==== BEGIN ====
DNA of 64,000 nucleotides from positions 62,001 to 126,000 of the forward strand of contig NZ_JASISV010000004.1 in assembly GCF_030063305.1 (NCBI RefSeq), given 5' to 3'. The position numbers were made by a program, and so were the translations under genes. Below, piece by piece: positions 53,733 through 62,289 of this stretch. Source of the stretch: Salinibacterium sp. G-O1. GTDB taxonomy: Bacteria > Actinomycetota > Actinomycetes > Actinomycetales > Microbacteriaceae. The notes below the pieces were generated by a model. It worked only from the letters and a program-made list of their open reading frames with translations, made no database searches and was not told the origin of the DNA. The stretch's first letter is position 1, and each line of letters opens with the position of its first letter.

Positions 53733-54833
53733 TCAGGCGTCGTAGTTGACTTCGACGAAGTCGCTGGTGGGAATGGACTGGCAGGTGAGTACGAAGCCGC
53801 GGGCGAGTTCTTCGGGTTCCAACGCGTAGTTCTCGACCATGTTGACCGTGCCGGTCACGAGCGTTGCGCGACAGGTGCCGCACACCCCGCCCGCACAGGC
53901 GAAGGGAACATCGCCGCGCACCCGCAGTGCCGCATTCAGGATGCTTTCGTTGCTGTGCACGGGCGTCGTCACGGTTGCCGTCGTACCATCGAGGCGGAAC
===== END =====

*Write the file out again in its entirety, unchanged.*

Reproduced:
DNA of 64,000 nucleotides from positions 62,001 to 126,000 of the forward strand of contig NZ_JASISV010000004.1 in assembly GCF_030063305.1 (NCBI RefSeq), given 5' to 3'. The position numbers were made by a program, and so were the translations under genes. Below, piece by piece: positions 53,733 through 62,289 of this stretch. Source of the stretch: Salinibacterium sp. G-O1. GTDB taxonomy: Bacteria > Actinomycetota > Actinomycetes > Actinomycetales > Microbacteriaceae. The notes below the pieces were generated by a model. It worked only from the letters and a program-made list of their open reading frames with translations, made no database searches and was not told the origin of the DNA. The stretch's first letter is position 1, and each line of letters opens with the position of its first letter.

Positions 53733-54833
53733 TCAGGCGTCGTAGTTGACTTCGACGAAGTCGCTGGTGGGAATGGACTGGCAGGTGAGTACGAAGCCGC
53801 GGGCGAGTTCTTCGGGTTCCAACGCGTAGTTCTCGACCATGTTGACCGTGCCGGTCACGAGCGTTGCGCGACAGGTGCCGCACACCCCGCCCGCACAGGC
53901 GAAGGGAACATCGCCGCGCACCCGCAGTGCCGCATTCAGGATGCTTTCGTTGCTGTGCACGGGCGTCGTCACGGTTGCCGTCGTACCATCGAGGCGGAAC